Basic anatomy of the brain – Part 2

 

The brain is composed of two main types of tissue; one is called grey matter and the other white matter. The grey matter consists of nerve cells and the white matter of nerve fibres (lengths of nerve cells joined together). Unlike most other types of cells within the body, nerve cells do not regenerate or reproduce themselves. It is believed that each person is born with a full complement of these nerve cells to last the entire lifetime. They grow during childhood, but they do not multiply. If the cells die then the fibres will also die and vice versa. The nerve fibres connect the different cells together within the brain and also connect the brain to all parts of the body. They may be as long as fifty centimetres in length. It has been estimated that there are about two hundred million incoming and outgoing fibres linking the brain with the rest of the body.

The following is a brief description of the major functional areas of the brain.

The cerebellum is a fist-sized region located at the rear and lower part of the brain behind the top of the spine. It is concerned with maintaining muscular tone throughout the whole body. It supplies a continuous stream of nerve impulses to the motor nerves and thereby keeps the muscles in the appropriate state of partial contraction. The cerebellum also coordinates the movements of the muscles and harmonizes complex muscular actions. The entire process occurs automatically.

The thalamus is located at the top of the spine in the middle of the brain. It is the relay or transmitting station that sends information to the higher centres of the brain, having sorted out unwanted data. It is also the region where so-called protopathic sensations reach the threshold of conscious perception. The protopathic sensations are the instinctive signals which indicate pain, pleasure, etc. in different parts of the body without any discrimination regarding their importance, meaning, etc. Other more sensitive sensations are called epicritic; these are consciously perceived in the cerebral cortex, having passed through the thalamus.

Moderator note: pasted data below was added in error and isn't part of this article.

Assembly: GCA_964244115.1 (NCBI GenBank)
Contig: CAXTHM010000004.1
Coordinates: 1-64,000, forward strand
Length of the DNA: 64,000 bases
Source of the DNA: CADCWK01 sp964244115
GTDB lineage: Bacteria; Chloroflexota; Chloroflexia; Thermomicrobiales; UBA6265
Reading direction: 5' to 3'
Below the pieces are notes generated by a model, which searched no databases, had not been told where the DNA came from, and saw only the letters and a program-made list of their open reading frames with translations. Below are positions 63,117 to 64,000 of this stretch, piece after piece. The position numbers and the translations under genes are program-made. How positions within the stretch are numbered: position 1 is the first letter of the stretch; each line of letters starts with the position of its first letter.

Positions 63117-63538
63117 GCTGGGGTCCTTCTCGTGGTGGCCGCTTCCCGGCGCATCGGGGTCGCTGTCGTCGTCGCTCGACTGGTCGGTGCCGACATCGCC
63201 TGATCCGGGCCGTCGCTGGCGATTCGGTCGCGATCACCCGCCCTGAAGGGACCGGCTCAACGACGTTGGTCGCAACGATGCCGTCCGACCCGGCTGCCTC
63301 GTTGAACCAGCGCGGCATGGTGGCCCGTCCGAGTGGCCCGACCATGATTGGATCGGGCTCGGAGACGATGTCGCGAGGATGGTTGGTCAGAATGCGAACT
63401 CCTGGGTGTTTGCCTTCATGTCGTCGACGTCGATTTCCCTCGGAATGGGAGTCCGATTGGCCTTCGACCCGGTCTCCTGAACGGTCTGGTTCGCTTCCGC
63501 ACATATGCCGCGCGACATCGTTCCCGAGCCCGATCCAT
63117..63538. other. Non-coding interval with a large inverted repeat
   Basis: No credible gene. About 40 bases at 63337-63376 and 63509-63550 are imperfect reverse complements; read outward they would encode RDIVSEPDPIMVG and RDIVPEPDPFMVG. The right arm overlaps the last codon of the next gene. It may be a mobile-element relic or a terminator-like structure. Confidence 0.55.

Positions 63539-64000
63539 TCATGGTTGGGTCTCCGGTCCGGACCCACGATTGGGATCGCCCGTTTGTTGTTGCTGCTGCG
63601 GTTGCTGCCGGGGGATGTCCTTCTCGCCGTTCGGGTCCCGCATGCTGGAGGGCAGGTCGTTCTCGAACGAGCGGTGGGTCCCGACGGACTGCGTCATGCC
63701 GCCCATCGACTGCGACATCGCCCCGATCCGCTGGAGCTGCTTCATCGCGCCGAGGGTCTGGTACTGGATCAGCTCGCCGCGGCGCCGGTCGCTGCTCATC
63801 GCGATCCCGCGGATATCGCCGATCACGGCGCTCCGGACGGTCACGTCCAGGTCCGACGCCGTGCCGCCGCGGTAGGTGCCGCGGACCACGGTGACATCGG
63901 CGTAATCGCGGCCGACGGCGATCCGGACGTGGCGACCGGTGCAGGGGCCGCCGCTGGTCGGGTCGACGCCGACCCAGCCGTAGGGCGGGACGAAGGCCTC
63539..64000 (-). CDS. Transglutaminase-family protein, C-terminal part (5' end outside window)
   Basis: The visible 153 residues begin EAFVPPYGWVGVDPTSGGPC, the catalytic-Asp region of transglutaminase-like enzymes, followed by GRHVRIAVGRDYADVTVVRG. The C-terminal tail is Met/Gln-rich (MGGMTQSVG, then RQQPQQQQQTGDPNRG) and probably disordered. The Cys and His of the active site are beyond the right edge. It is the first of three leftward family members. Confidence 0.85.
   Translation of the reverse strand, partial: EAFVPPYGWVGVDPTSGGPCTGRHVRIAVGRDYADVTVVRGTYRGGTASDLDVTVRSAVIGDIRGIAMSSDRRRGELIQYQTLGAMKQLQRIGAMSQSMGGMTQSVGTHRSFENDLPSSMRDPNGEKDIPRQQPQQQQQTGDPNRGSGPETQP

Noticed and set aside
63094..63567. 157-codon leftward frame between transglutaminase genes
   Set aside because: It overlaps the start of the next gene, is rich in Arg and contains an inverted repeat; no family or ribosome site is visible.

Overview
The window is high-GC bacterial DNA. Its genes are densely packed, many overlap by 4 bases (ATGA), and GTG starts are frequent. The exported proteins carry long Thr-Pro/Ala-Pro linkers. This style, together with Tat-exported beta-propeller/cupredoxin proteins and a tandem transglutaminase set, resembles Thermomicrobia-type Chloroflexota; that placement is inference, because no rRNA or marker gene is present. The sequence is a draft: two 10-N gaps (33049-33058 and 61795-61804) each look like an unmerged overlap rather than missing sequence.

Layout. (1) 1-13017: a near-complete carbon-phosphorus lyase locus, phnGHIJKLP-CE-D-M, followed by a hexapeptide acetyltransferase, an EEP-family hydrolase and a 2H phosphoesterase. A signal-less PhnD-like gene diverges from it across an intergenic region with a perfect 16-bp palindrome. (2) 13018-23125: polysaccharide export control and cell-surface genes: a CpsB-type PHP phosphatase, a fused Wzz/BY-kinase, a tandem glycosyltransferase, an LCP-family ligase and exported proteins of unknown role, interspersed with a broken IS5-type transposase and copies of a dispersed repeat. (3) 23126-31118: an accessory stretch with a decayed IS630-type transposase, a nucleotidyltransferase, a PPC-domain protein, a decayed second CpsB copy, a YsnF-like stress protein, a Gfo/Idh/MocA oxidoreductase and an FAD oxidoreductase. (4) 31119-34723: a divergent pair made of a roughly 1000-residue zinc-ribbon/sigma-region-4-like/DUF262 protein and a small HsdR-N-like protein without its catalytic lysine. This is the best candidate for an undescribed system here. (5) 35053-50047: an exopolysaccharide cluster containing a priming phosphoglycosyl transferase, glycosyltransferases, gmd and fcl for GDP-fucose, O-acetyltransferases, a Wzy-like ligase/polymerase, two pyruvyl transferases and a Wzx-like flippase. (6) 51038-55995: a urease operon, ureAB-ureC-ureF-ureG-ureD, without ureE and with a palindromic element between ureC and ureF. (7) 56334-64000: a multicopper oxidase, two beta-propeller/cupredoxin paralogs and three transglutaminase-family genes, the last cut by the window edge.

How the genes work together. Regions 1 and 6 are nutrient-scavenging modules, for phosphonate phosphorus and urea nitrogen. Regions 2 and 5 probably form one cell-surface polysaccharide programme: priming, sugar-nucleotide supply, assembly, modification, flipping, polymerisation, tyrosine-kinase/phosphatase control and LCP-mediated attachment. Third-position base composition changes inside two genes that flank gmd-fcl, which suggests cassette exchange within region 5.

The hypothalamus at the top of the spine is connected directly to the thalamus; it is part of the limbic system and is concerned with our emotional states and reactions. It is the centre that makes the emotional response of happiness, unhappiness, anger, etc. It is often inhibited by the higher brain centres, so that one suppresses emotional reactions. The reward (pleasure) and punishment (pain) areas of the brain are also located within the hypothalamus. It is interesting to note that the pleasure centre is appreciably larger than the pain centre. The hypothalamus is also the central control centre of the sympathetic and parasympathetic nervous outflows. These two systems are associated with control and activation of all the organs of the body, from the heart to the eyes, from the skin to respiration.

The hypothalamus also contains the centre of wakefulness, consisting of sympathetic nerves, and the centre of sleep, consisting of parasympathetic nerves. The hypothalamus is therefore a very important part of the brain.

Other parts of the brain include the fissure of Roland, parietal lobe and the occipital lobe, where most of the functions concerned with skin sensations such as touch, temperature and pressure, hearing, seeing, eye movements, sense of smell and taste, speech and so forth are received and interpreted.

The most well-known area of the brain is called the frontal lobe, located behind the forehead. It is this centre that most clearly differentiates man from animals. It is this area that is concerned with human traits such as truth, honesty, morality, justice, discretion, friendship and many other characteristic human attributes. This is the so-called silent area of the brain which determines the nature of an individual. Any injury or malfunction of this area can cause the individual to become careless, mentally deranged, depressed, anxious, or lose all sense of values. It is the centre of personality. It is also believed to be the instrument or centre which picks up the memory of the mind; this is demonstrated by the fact that electrical or nervous stimulation of this area brings about recall of past experiences, good and bad. This part of the brain acts as the switchboard of the mind.

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